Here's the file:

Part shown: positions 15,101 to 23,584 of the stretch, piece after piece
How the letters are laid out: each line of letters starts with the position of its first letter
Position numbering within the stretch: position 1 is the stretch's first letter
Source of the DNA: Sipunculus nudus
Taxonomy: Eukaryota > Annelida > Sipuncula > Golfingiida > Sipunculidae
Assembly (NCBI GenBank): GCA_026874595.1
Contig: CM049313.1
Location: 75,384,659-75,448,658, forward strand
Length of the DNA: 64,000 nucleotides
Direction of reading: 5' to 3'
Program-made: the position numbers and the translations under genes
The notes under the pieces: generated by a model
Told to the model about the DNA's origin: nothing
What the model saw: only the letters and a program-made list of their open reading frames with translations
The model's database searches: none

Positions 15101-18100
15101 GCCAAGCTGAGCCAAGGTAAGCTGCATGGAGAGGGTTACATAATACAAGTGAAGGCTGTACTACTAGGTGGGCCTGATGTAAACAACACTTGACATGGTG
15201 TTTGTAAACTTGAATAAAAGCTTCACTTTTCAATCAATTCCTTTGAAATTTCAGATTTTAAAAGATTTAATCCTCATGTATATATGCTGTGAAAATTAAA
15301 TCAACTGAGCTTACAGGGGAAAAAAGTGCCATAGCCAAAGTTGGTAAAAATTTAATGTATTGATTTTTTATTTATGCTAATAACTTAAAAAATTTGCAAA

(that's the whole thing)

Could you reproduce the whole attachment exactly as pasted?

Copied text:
Part shown: positions 15,101 to 23,584 of the stretch, piece after piece
How the letters are laid out: each line of letters starts with the position of its first letter
Position numbering within the stretch: position 1 is the stretch's first letter
Source of the DNA: Sipunculus nudus
Taxonomy: Eukaryota > Annelida > Sipuncula > Golfingiida > Sipunculidae
Assembly (NCBI GenBank): GCA_026874595.1
Contig: CM049313.1
Location: 75,384,659-75,448,658, forward strand
Length of the DNA: 64,000 nucleotides
Direction of reading: 5' to 3'
Program-made: the position numbers and the translations under genes
The notes under the pieces: generated by a model
Told to the model about the DNA's origin: nothing
What the model saw: only the letters and a program-made list of their open reading frames with translations
The model's database searches: none

Positions 15101-18100
15101 GCCAAGCTGAGCCAAGGTAAGCTGCATGGAGAGGGTTACATAATACAAGTGAAGGCTGTACTACTAGGTGGGCCTGATGTAAACAACACTTGACATGGTG
15201 TTTGTAAACTTGAATAAAAGCTTCACTTTTCAATCAATTCCTTTGAAATTTCAGATTTTAAAAGATTTAATCCTCATGTATATATGCTGTGAAAATTAAA
15301 TCAACTGAGCTTACAGGGGAAAAAAGTGCCATAGCCAAAGTTGGTAAAAATTTAATGTATTGATTTTTTATTTATGCTAATAACTTAAAAAATTTGCAAA